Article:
Asian alliance co-publishes review of countries’ climate pledges
MANILA, 4 November 2015 – An alliance of people’s movements across Asia co-published today an independent civil society review of national climate pledges, ahead of the November 8-10 informal dialogue of climate negotiators in Paris.
The full review, entitled "Fair Shares: A CSO Equity Review of INDCs", was released online today. It compares the initial climate action pledges, called Intended Nationally Determined Contributions (INDCs), of countries to their actual fair share of climate action.
The review shows that the INDC commitments will likely lead the world to a devastating 3°C or more warming above pre-industrial levels. The current INDCs amount to barely half of the emissions cuts required by 2030.
Moreover, the INDCs submitted by all major developed countries such as the United States, European Union, Japan and Russia fall well short of their fair shares in terms of both emissions cuts and finance.
On the other hand, the majority of developing countries’ mitigation pledges, including China and India, exceed or broadly meet their fair share. It also shows they still have mitigation potential beyond their fair share.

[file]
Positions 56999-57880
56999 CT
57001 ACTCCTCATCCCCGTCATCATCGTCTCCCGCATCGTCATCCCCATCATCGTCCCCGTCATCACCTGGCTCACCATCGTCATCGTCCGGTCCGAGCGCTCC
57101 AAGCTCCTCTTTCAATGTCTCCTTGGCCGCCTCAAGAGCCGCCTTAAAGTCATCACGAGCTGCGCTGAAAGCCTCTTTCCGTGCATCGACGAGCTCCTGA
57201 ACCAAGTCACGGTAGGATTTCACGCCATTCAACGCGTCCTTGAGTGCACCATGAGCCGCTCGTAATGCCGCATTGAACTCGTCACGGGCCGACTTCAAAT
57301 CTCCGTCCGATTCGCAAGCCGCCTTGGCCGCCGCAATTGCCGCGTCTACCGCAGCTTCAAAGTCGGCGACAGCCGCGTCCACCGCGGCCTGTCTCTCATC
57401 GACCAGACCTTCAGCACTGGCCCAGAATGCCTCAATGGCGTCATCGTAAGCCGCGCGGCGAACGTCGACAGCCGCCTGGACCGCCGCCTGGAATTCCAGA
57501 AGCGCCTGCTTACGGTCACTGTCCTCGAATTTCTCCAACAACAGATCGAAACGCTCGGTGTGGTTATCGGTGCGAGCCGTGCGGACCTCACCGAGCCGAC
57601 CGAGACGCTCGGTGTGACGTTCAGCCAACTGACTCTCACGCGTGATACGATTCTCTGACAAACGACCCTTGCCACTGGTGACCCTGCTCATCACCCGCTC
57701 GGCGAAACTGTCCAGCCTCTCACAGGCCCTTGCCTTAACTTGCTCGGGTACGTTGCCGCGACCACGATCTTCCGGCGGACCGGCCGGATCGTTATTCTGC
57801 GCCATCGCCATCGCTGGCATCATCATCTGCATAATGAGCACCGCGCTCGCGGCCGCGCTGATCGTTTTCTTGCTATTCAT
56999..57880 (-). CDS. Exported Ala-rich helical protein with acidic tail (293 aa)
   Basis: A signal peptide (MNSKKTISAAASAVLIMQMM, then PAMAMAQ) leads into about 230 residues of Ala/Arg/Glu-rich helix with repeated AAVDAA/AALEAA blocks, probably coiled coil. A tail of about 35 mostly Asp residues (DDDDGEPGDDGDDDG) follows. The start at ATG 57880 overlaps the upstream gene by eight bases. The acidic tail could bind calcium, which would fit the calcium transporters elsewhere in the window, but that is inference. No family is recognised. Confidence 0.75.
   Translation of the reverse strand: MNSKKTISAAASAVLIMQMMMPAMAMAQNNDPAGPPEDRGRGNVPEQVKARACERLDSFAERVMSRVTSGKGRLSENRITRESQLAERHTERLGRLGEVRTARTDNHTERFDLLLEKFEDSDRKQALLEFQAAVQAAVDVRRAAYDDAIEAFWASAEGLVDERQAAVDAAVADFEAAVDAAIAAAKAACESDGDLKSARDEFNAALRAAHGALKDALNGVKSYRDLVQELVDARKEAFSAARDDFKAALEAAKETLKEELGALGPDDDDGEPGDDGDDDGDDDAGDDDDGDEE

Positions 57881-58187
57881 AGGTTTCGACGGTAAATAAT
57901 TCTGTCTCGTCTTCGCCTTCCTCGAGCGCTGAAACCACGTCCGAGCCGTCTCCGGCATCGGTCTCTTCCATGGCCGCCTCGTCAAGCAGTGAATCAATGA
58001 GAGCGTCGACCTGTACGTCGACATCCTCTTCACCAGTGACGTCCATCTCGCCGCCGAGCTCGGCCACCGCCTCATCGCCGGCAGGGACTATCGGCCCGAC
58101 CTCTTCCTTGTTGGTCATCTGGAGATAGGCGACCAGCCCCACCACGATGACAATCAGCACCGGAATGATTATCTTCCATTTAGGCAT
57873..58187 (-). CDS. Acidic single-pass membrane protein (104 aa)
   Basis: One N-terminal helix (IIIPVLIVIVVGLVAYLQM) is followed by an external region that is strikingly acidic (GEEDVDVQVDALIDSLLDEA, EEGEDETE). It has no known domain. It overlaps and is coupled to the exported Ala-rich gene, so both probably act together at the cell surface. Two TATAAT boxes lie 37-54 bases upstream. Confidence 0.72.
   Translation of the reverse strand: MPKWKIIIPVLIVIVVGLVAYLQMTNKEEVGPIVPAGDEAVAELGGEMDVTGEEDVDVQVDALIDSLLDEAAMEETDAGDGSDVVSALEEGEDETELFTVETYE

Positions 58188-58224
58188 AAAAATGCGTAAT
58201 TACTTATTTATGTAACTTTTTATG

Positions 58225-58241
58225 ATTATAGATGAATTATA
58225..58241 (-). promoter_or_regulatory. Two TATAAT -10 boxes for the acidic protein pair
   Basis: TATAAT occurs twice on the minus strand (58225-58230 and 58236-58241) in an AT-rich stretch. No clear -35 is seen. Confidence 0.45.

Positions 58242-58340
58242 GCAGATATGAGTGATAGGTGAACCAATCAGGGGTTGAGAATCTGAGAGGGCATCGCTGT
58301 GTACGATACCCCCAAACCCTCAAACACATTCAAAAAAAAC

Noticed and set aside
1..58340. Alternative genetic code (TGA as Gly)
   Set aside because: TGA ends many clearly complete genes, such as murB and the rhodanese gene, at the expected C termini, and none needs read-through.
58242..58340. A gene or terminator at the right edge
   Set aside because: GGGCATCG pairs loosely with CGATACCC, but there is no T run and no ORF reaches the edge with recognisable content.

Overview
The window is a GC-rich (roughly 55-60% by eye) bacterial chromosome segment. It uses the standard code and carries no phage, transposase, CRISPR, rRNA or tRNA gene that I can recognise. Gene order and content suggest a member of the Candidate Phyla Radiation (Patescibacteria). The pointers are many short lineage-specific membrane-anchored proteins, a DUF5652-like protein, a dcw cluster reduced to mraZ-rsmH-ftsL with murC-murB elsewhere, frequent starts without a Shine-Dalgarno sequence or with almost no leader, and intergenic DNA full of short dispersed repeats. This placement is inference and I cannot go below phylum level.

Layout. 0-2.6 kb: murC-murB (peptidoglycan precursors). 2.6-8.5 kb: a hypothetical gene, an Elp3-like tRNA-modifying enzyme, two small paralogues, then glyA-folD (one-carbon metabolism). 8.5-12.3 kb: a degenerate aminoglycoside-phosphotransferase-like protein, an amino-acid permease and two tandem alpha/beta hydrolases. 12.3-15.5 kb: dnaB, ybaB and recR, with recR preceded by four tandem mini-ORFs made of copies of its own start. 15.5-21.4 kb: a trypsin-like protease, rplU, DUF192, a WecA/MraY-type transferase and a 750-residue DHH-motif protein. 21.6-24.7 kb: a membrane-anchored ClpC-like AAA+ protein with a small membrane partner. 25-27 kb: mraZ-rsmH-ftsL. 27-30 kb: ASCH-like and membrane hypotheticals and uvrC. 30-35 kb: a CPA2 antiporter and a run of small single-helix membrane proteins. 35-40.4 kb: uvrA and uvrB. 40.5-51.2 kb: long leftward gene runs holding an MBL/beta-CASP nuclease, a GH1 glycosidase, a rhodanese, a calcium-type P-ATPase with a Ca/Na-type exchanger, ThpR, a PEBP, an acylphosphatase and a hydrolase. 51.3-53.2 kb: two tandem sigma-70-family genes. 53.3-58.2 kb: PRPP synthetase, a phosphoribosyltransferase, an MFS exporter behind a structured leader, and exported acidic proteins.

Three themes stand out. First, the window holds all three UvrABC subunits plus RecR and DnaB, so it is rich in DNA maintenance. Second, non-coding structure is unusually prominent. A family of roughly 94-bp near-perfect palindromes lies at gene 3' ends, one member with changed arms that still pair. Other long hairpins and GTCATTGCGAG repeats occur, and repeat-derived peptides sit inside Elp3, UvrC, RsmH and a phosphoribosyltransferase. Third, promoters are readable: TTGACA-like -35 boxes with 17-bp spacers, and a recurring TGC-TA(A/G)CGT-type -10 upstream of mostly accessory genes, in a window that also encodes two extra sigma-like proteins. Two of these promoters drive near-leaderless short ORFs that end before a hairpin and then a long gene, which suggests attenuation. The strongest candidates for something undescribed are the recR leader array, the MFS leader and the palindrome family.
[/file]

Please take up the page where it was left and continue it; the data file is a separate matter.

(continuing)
“The INDCs of developed countries are condemning us to even much greater devastation than what we are already experiencing now. On the other hand, the review results do not mean a free pass for developing countries. Developing country governments must deliver on their fair shares, and be firm on their demands for finance from developed countries so that they can undertake more mitigation actions to save our peoples and communities from climate catastrophe. All governments must ensure a just transition; workers and communities must not be displaced in the process,” said Lidy Nacpil, coordinator of the Asian Peoples’ Movement on Debt and Development, from Manila.
“It also comes at a poignant time for us Filipinos as we prepare to commemorate the second anniversary of Haiyan’s landfall on Sunday. The destruction the super typhoon wrought on our country is but one reminder that we cannot wait a decade or more for countries to improve on their climate pledges,” she added.
The equity review was initiated by a broad group of social movements, networks, and other civil society organizations in the international, regional, and national levels.
NOTES TO EDITORS:
The Asian Peoples’ Movement on Debt and Development (formerly Jubilee South–Asia Pacific Movement on Debt and Development) is a regional alliance of peoples' movements and organizations, coalitions, and NGOs. APMDD co-initiated the Fair Shares equity review of INDCs.
For the full report and for more details on the Fair Shares review, go to www.civilsocietyreview.org.